Cliche of the Week 122 – Brute Force

April 20, 2013 at 4:41 pm 1 comment

Brute force, where overwhelming numbers are used to roll a smaller opposition on a battlefield or in a political debate, is at best a short-term solution.

It is also an easy option to use “brute force” in news reports, with the phrase appearing in mainstream media more than 300 times a month or twice that if web news is included.

“But at the World Memory Championships, the brute force power of the brain to store data is all that matters.” (Wired, January 28)

“Wheelchair Rugby was one of the major highlights of the London 2012 Paralympics, with players regularly hitting the front pages of the national newspapers. The game was founded in Canada in 1977 and was originally dubbed Murderball because of the brute force involved.” (Plymouth Herald, Devon, January 25)

“For all the talk about game plans, personnel and changing tactics, this was a match won because of brute force.” (Irish Independent, January 21)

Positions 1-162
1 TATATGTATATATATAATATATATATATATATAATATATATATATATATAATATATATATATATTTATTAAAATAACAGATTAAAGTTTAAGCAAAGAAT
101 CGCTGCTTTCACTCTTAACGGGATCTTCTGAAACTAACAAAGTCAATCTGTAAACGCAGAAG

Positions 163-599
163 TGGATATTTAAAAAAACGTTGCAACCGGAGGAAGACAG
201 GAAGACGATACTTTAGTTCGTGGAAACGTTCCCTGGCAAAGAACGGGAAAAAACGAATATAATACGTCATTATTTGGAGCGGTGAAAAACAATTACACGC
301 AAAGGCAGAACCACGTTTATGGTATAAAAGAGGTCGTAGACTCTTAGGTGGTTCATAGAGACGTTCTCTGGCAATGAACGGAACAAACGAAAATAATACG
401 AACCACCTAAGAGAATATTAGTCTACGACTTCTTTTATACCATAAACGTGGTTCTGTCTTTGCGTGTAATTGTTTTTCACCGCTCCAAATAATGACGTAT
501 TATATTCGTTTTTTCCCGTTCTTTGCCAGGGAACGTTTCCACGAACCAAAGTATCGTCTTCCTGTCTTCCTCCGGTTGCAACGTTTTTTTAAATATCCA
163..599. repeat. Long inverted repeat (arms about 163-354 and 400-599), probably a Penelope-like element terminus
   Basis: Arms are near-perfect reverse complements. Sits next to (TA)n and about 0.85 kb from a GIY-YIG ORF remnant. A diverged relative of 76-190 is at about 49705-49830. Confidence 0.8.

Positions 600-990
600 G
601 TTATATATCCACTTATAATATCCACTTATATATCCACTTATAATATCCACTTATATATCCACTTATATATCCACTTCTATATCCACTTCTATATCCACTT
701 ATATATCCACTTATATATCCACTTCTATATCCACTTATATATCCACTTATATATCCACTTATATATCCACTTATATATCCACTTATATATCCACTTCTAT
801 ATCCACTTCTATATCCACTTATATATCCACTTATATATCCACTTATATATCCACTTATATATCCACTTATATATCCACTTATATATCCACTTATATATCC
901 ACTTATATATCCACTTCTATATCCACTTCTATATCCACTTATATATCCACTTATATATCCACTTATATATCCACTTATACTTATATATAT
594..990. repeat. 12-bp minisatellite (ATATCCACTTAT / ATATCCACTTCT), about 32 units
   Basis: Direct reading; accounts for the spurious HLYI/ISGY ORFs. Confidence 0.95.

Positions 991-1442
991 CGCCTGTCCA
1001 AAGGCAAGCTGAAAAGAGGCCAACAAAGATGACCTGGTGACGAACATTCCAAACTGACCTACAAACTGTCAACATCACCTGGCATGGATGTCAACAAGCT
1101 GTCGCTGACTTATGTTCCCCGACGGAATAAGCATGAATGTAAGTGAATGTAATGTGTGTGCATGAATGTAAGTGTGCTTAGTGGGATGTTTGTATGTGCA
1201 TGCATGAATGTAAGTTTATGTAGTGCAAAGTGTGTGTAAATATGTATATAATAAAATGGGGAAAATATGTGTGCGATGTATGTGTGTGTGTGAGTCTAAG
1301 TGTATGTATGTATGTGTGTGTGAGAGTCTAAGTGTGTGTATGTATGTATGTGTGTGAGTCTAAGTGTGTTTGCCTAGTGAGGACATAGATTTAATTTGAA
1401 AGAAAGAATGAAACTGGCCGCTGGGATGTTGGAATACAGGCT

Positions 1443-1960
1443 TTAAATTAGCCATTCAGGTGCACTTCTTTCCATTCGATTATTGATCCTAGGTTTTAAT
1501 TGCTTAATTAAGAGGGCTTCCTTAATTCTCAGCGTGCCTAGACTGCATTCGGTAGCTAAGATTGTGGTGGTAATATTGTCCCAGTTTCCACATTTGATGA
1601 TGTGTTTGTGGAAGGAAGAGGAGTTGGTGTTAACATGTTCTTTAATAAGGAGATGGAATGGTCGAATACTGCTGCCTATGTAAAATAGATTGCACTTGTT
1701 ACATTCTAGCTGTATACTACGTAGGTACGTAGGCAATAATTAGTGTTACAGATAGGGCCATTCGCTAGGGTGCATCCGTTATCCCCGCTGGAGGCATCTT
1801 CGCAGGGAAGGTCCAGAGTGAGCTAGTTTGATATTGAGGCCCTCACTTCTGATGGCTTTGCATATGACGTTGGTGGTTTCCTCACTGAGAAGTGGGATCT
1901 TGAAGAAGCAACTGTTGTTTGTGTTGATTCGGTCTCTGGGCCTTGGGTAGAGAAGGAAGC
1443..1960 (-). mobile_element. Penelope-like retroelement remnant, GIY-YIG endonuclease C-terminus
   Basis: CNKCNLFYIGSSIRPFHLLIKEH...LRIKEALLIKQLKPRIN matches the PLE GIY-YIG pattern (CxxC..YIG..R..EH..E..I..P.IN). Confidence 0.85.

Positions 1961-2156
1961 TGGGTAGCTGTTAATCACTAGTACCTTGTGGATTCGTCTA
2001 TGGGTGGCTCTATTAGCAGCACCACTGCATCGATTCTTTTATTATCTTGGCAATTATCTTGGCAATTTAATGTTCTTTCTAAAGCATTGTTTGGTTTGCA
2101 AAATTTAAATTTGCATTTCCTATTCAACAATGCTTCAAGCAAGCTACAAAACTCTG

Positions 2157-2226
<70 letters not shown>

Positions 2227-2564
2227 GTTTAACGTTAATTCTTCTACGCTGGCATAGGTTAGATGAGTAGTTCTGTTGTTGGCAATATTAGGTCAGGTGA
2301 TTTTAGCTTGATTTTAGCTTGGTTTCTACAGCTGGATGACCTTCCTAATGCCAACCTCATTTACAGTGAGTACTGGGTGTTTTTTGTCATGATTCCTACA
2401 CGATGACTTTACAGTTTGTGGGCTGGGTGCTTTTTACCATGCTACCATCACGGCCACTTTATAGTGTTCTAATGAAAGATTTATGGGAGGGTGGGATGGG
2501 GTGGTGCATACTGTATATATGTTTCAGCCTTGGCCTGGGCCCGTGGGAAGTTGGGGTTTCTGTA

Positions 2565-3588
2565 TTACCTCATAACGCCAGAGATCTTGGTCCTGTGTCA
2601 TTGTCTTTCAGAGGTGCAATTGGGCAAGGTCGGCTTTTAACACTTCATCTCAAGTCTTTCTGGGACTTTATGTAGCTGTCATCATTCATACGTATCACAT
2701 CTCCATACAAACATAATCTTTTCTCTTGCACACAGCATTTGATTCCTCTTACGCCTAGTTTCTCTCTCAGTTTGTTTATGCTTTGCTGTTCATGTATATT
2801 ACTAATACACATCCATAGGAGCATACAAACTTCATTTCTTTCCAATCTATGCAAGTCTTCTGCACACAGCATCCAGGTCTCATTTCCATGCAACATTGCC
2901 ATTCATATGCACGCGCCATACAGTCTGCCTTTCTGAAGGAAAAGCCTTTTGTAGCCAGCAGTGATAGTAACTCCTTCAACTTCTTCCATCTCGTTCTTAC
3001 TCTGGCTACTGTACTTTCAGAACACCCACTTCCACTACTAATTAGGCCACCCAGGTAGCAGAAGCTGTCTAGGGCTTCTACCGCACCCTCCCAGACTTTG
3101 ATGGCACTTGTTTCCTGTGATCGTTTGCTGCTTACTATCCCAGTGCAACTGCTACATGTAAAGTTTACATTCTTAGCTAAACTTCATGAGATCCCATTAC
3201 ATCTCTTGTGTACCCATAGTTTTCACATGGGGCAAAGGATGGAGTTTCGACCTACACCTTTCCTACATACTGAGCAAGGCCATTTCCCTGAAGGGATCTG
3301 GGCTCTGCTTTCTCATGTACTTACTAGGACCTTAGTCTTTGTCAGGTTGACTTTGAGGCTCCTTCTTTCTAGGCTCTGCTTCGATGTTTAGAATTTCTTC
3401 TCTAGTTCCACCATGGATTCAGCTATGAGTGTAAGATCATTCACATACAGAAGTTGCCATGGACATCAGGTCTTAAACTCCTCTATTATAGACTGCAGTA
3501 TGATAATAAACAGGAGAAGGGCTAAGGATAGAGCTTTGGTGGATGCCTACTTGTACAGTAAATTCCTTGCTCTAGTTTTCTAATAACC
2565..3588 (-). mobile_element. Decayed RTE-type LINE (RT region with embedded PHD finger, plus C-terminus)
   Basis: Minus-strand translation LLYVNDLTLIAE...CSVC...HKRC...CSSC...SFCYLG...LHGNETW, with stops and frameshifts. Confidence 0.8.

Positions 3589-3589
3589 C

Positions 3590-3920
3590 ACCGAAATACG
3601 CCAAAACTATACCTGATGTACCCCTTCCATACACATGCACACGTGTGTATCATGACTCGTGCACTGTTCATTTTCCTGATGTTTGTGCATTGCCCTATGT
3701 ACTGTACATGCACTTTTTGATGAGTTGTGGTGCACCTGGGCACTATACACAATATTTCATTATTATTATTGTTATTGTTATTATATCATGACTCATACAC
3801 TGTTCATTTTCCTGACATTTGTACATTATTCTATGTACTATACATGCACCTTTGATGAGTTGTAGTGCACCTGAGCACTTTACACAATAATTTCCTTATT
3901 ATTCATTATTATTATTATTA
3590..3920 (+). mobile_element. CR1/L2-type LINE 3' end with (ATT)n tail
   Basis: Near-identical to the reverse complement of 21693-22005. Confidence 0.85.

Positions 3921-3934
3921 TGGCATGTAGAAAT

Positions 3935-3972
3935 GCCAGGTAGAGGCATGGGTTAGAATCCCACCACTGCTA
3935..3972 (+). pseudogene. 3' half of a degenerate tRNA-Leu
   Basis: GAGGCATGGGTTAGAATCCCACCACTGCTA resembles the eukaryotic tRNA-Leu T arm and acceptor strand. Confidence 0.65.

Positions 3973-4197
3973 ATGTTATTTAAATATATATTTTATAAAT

“Canada is lucky to have police leaders like Chris Lewis, who understand that authority is more than brute force, and that police need to move carefully, lest they undermine the rule of law even as they try to uphold it.” (The Globe and Mail, January 19)

Chris Pash’s book, The Last Whale , a true story set in the 1970s about Australia’s last whaling station and the activists who fought to close it, was published by Fremantle Press in 2008.

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Entry filed under: Cliche of The Week. Tags: , , .

Cliche of the Week 121 – Gone Ballistic Cliche of the Week 123 – Confected Outrage

1 Comment Add your own

  • 1. 8 Degrees of Latitude  |  April 21, 2013 at 3:06 pm

    Another cliche to be eliminated. If necessary, by brute force 🙂

    Reply

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